The men’s spring collection has been ordered by Bloomingdale’s, National Jean Co., E Street Denim, Harvey Nichols and Harrods. Wholesale prices run between $68 and $86. Guez said he aims to grow sales of the men’s line to $10 million by the end of 2011.
“When you launch a brand, you’re going to see two to three lives,” Guez said. “I’m on my second life right now. When you first start, you have to figure out who your stores and who your customers are.…Now is the time to show newness. The stores and the consumers are ready for that.”
“Azzedine has been one of the biggest influences in my life. He has always been such a strong, loving, fatherly figure to me. I call him Papa. His designs are indescribably unique, they are pieces of art. He knew how to make the female form look its loveliest. I have so many memories of him; my favorite might be during my first show with him in Paris. He liked me and he wanted to help me get more work. He called all his friends at Kenzo and Comme des Garcons, and asked them to book me. They said, ‘But she can’t walk!’ And he said, ‘but she has such a great ass!' His friendship and support has been the great privilege of my career. I can't imagine life without him. Repose en paix mon Papa.” - @stephanieseymour tells @wwd. #wwdfashion (📷: @steveeichner) #alaia #azzedinealaia
Azzedine Alaïa, flanked by two of his closest friends, models Stephanie Seymour and Naomi Campbell.
He designed Seymour’s dress for her 1995 wedding to Peter Brant, and treated Campbell (who famously called him Papa), like a daughter. For more on the legendary designer, tap the link in bio. #wwdfashion #alaia #azzedinealaia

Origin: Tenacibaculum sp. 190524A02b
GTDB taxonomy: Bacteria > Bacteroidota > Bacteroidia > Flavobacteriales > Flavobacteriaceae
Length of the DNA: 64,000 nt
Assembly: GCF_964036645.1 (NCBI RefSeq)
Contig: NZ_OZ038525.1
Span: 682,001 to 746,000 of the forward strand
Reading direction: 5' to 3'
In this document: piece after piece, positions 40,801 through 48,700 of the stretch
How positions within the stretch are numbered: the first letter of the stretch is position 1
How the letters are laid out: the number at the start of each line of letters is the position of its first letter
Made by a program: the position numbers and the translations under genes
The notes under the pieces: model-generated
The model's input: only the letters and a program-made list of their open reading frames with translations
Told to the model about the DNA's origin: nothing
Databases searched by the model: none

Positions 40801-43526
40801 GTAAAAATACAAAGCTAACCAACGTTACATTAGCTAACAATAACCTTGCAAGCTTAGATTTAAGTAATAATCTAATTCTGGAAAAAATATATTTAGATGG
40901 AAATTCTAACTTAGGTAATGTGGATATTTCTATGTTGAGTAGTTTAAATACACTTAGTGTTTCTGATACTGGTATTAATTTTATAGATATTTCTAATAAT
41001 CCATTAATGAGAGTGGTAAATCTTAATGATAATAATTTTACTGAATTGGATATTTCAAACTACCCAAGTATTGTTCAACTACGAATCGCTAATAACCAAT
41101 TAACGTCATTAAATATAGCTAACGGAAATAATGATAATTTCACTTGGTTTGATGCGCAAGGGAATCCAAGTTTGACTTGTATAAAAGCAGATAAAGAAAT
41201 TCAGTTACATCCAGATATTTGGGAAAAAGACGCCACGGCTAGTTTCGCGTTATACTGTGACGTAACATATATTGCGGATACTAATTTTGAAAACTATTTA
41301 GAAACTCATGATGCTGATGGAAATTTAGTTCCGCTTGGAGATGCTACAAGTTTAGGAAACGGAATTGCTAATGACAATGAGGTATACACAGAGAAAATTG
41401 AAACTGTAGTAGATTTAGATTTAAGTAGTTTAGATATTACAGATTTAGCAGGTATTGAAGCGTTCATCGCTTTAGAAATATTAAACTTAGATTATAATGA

Azzedine Alaïa's “I-did-it-my-way” ethos stood out starkly at a time when brands are experimenting with consumer-facing fashion shows, coed formats and trans-seasonal collections – anything to perk up lackluster sales of ready-to-wear in an age of Insta-everything. “It’s not creation anymore. This becomes a purely industrial approach,” the late designer told WWD in an interview last year. “But anyway, the rhythm of collections is so stupid. It’s unsustainable. There are too many collections.” Read more about the iconic designer’s life and work on wwd.com, link in bio. #wwdfashion #azzedinealaia (📷: @WWD Archive, 1986) #alaia
Sneaker reselling app @goat’s latest exhibit, "The Greatest: New York," tells the story of New York's sneaker culture. To celebrate the exhibit, an intimate crowd gathered on Thursday night at the pop-up gallery space, located at Platform in Culver City, to hear guest speaker and illustrator @esymai talk about her own rise in streetwear and women in the business. "For me I'm just someone who is creative. I like to create things," said Chang. #wwdfashion
Azzedine Alaïa, one of the most iconic couturiers of the modern era whose body-con designs defined Eighties fashion, has died in Paris. The diminutive Tunisian-born designer, known for his structured knitted dresses with fitted waists and impeccably cut, figure-hugging second skin silhouettes was deeply admired by his peers, and counted supermodel Naomi Campbell - his adoptive daughter - among his inner circle, one of a gang of glamazons including Farida Khelfa, Carla Bruni and Stephanie Seymour who became ambassadors of his style. (📷: Alexandre Guirkinger) #wwdblast